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BWW Blog: A Summer Without Theatre - How I've Survived (Barely)

BWW Blog: A Summer Without Theatre - How I've Survived (Barely)

For anyone in the theatre industry, an added stressor of this summer's health and political chaos has been the complete loss of our industry's traditional in-person activity. Walking through Times Square, a place that used to fill me with joy and adrenaline, now feels eerie and depressing. Passing abandoned theatre after abandoned theatre, seeing the marquee structures for shows that have closed during the pandemic, hearing my own breath echo in the newly quiet caverns of once-bustling streets... the experience is akin to walking through a graveyard. While it's tempting to sit in this graveyard and mourn the industry we love so dearly, it's important to remember that there are still ways of accessing theatre that have persevered through the pandemic. Here are a few forms of theatre that have kept me going in these past few months:

1. Audio Plays

The sound designer in me was already intrigued by audio plays pre-pandemic, and even more so now! The level of world-building and innovation that audioplays can create for their listeners is actually very surprising; audio plays are not just actors speaking words into a mic - they include beautiful music composition, detailed and incredibly specific sound effects and audio engineering, and even feature costume design via inclusion of the sounds of swishing clothing materials, zippers, and shoes hitting the floor. Audio plays are also a fantastic study in the diction and intonation of actors. Diction work in audio plays tends to be top-tier, since the production understands the heavy reliance we have on the vocal work of the actors to understand the character, atmosphere, and story. My favorite audio play I've encountered this summer is Nevada-Tan by Leah Nanako Winkler (dir. Moritz von Stuelpnagel), which explores and critiques the aftershock of Columbine, the Sasebo slashing, and white male entitlement. Other fantastic works available in an audio play format include: An Act of God, M. Butterfly, Proof of Love, and Sakina's Restaurant. Over 500 audio plays are available through LA Theatre Works as well!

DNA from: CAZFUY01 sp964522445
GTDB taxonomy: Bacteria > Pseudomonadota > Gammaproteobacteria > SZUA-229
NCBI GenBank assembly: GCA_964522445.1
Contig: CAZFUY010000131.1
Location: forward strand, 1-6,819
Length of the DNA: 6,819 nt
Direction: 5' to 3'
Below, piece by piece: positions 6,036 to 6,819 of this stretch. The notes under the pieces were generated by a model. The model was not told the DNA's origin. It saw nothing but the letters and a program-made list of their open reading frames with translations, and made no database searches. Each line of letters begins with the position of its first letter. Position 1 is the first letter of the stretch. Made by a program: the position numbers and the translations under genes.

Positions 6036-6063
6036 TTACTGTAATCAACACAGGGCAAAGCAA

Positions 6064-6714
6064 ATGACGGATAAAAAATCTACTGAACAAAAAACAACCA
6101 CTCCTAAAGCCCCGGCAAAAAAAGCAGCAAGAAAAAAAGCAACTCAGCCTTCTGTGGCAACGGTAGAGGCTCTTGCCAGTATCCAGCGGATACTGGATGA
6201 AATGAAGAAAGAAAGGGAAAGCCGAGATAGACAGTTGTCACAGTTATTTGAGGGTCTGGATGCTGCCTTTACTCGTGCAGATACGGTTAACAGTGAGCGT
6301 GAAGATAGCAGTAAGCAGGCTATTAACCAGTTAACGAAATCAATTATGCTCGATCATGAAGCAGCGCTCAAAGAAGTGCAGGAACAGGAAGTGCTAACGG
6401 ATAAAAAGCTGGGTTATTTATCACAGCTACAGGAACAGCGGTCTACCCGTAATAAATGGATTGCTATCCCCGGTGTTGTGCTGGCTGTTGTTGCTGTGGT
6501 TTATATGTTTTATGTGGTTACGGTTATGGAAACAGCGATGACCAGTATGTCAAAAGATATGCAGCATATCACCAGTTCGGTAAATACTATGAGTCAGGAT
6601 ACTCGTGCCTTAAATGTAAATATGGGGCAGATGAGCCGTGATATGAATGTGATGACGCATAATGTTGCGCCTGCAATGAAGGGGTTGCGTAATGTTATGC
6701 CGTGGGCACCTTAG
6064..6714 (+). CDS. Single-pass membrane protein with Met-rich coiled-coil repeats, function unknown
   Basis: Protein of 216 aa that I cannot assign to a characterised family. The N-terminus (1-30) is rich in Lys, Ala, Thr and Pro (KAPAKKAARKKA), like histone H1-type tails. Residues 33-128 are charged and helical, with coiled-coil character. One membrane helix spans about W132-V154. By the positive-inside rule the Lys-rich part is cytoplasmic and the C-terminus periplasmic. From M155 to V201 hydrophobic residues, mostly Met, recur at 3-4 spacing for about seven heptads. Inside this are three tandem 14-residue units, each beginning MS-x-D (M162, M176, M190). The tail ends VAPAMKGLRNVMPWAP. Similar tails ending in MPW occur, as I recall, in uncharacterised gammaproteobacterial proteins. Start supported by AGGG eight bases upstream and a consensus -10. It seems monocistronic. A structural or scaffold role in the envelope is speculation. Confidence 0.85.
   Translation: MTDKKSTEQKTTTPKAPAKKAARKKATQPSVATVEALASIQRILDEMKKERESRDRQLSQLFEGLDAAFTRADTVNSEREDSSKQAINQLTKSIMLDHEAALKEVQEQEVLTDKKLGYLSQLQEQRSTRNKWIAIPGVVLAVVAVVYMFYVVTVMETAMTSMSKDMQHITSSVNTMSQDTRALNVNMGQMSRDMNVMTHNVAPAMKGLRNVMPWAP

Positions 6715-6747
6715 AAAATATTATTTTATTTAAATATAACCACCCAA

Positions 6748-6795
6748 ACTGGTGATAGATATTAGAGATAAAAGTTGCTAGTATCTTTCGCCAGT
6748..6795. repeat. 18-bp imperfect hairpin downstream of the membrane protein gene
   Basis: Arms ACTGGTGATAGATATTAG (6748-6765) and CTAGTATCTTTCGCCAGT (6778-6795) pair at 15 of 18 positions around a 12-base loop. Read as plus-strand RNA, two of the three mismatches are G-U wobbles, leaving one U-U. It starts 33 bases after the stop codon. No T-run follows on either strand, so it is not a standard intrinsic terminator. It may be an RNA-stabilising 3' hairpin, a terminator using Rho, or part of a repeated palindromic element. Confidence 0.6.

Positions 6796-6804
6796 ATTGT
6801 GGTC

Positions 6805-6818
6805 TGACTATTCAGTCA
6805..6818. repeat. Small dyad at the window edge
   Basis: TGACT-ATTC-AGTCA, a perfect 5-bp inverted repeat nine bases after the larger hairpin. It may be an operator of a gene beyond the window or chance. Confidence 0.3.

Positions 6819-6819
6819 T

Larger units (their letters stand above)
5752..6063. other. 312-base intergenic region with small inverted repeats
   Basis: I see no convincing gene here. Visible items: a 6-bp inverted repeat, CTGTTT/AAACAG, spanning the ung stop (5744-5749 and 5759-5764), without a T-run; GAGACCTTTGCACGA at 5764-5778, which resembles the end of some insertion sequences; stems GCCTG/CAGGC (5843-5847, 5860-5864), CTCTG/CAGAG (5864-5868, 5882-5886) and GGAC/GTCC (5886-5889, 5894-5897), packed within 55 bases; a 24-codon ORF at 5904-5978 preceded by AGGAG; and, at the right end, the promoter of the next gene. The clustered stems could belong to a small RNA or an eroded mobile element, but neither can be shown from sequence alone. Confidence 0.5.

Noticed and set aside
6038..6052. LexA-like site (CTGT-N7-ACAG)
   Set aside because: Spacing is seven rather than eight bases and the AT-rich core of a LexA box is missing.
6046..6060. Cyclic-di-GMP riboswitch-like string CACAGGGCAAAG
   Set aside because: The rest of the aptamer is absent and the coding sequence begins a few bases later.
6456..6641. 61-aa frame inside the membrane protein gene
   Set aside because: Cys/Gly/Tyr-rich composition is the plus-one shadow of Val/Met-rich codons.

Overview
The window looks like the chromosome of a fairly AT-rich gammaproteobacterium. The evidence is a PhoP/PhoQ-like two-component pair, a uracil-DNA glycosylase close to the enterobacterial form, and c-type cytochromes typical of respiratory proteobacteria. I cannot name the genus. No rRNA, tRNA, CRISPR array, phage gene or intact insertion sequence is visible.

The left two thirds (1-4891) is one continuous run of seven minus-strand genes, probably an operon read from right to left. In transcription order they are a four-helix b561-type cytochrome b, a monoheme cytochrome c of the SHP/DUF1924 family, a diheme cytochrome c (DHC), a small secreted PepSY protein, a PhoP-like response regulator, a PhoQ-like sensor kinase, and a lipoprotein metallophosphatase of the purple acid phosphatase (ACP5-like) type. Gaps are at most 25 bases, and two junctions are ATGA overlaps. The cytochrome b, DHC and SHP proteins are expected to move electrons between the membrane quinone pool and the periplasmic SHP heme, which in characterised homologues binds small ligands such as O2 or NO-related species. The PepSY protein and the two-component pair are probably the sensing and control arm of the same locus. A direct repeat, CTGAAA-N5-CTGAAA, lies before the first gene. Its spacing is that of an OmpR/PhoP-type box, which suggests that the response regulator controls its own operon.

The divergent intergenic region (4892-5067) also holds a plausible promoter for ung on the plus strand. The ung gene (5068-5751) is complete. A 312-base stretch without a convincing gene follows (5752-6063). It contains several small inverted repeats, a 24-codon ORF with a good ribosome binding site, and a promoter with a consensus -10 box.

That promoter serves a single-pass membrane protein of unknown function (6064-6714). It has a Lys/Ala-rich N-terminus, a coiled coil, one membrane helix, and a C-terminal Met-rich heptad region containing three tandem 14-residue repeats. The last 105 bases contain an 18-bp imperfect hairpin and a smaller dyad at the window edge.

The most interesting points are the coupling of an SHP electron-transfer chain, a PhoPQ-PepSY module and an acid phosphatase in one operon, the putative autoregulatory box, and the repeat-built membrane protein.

2. Recorded Works of Theatre

While I do not believe that every work of theatre should be widely accessible on film (as it takes work and patronage away from live-theatre creators!), there are a number of filmed theatre pieces available that I've been grateful to have. Of course, Hamilton on Disney+ is a fantastic option for anyone who's never seen it! But beyond Hamilton, many other works of theatre exist in a recorded format. My personal favorite filmed play is Every Brilliant Thing by Duncan MacMillan and Johnny Donahoe: a one-man show featuring heavy audience interaction, detailing the effects of mental health and trauma in parent-children relationships. Gentle, hilarious, and heartbreaking - this play feels like a warm hug for my heart, and I've watched it more times than I can count this summer. The play is available on HBO. Streamed productions of previously-performed shows have been available for a limited period of time this summer on the National Theatre website, on The National Theatre At Home page. I recommend checking the website for updated offerings! Previously streamed shows include Present Laughter, Cyrano de Bergerac, A Midsummer Night's Dream, King Lear, All My Sons, and Fleabag. You can also watch filmed productions via Amazon and other streaming platforms, such as Rent, Cats, the Falsettos revival, Billy Elliot, and Into The Woods.

3. Movie-Musicals